Below is a guest post from a mom who has a son with Autism about why she chooses
to take her son out for Trick or Treating. This post was found on The Mighty:.
With Halloween fast approaching, I’m sure everyone has gotten their costumes
sorted out, candy bought, pumpkins carved and houses decorated to delight even
the ghostliest of visitors. Halloween has always been a favorite of mine and my
husband’s. In fact, we love it more than Christmas. Before we had children,
Halloween parties were always fun to attend. Getting to be someone else for an
evening was rather fun.
When we started having children, our hopes to pass down our love of this holiday
just added to our excitement. Cute costumes for babies and toddlers. The joy of seeing
them get their first piece of candy in their bag. Getting grossed out over pumpkin guts.
But that all changed when we had our children with autism.
Autism is a funny thing. It’s unpredictable. You never know what is going to be a
trigger. So with Halloween being one of those holiday where things don’t appear
to be what they normally are, we had to brace ourselves for the possibility that
the holiday we loved so much would be celebrated differently.
Most of the general population doesn’t understand why this would be a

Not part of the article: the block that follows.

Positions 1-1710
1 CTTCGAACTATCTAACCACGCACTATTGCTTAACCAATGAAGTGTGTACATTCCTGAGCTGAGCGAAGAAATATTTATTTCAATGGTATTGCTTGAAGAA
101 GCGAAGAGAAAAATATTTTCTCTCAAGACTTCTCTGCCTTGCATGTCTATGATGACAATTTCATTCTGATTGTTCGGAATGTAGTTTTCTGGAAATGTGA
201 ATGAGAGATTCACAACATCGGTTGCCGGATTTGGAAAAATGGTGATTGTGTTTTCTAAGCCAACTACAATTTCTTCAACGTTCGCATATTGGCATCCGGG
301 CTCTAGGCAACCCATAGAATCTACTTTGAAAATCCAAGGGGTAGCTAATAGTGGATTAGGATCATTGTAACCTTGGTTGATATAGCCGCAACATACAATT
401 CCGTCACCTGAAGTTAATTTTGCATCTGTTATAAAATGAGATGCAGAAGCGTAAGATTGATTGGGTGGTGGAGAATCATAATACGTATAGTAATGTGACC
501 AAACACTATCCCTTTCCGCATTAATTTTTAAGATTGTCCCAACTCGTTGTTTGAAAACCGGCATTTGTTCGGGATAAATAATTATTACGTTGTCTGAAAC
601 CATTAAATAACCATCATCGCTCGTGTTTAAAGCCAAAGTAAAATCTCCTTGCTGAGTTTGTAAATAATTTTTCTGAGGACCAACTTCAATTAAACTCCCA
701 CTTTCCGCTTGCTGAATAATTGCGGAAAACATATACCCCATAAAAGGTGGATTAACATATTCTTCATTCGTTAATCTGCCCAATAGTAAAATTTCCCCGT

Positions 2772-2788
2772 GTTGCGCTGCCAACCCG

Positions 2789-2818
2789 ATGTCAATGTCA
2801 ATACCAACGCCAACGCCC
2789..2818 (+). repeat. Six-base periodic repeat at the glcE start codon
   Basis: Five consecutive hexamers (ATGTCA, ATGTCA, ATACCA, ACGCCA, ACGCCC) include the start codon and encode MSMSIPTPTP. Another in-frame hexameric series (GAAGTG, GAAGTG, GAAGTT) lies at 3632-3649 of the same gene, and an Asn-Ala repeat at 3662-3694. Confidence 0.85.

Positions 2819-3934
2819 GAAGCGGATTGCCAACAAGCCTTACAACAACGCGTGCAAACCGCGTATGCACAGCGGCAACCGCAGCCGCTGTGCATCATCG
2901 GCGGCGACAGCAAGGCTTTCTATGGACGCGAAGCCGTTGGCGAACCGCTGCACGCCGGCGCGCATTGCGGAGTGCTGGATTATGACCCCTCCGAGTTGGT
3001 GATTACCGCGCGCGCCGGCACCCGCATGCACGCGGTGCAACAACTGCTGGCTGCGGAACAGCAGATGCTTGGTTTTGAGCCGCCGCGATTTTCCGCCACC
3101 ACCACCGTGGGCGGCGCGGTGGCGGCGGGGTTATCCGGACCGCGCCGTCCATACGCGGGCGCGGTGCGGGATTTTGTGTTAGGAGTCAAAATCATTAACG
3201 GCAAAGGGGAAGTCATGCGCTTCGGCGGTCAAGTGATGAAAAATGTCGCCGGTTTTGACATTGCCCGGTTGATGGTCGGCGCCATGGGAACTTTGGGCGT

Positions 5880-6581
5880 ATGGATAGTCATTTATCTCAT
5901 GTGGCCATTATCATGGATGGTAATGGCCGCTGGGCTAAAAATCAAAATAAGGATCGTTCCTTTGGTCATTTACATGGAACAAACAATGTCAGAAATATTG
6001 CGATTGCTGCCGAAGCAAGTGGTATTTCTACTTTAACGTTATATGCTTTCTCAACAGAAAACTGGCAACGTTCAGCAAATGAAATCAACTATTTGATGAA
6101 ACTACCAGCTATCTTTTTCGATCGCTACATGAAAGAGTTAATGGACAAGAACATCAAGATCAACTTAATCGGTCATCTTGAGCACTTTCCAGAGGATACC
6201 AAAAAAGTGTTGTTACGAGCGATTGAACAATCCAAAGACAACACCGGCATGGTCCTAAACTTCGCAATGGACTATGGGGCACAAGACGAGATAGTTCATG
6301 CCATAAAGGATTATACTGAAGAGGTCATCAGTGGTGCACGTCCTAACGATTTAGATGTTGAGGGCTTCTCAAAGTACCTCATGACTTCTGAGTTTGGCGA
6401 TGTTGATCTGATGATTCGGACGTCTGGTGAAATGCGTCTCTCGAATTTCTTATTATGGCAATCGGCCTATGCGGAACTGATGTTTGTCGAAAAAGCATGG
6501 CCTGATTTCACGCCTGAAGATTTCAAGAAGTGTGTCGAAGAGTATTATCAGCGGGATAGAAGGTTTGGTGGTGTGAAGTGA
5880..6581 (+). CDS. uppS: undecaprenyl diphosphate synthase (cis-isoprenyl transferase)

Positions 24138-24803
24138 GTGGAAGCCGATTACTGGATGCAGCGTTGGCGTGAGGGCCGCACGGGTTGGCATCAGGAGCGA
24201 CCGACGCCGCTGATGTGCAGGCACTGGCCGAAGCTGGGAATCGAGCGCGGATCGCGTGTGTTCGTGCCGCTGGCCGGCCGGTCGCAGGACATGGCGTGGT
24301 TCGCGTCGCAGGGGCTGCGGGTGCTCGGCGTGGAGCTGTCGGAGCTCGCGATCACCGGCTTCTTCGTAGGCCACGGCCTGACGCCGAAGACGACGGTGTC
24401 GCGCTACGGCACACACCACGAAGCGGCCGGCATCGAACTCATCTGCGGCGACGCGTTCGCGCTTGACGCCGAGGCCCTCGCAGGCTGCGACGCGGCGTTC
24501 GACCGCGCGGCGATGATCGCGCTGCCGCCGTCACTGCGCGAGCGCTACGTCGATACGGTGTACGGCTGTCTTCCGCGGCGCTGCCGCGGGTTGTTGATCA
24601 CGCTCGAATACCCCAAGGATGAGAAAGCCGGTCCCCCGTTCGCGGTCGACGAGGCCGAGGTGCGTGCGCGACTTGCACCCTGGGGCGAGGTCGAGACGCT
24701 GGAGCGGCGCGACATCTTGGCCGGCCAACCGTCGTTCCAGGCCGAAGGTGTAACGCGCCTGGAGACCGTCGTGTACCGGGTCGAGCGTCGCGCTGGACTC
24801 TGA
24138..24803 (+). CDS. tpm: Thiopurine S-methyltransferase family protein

triggering holiday. From the costumes choices( or lack there of) to the
inability to utter those famous words, “Trick or treat!” to not understanding
the concept of why we don’t go directly into someone’s house even through
they are giving out treats. People don’t understand the strobe lights or the
fog machines put our sensory-sensitive children into a tailspin. I don’t expect
them to fully get it. It’s just the way things are. But what I do expect is for people
to have some understanding that there are little ghouls and ghosts out there
trying to do their best at trick-or-treating.
Our son, who is nonverbal, has a hard time with this. I’ve been asked on many
occasions why I didn’t leave him home. Well, the answer is simple. I will not shut
him out of society because other people aren’t comfortable with his existence.
He has every right to be with his brother and sister trick-or-treating. My response
is always the same. He is just a little puzzle piece who says, “Boo” in his own little way.
Halloween and every holiday is for everyone. It doesn’t matter how they experience
the world. They are entitled to partake in the festivities.
Please, if you do see a child who might be scared or overwhelmed, be a comfort
to him or her. If they’re not wearing a costume, don’t get on their case about it.
It could be that the costume is made from a material that bothers them. And if
they don’t say, “Trick or treat,” it could be that they can’t. They would if they could.
And for most of us parents who love this time of year, hearing that would be
awesome. But a lot of us just want our children to be accepted.
Just remember that there are going to be children out there who say, “Boo!”
or “Trick or treat” in their own way.
Original post appeared on Spouse, Kids and Special Needs Aren’t Issued in a Seabag?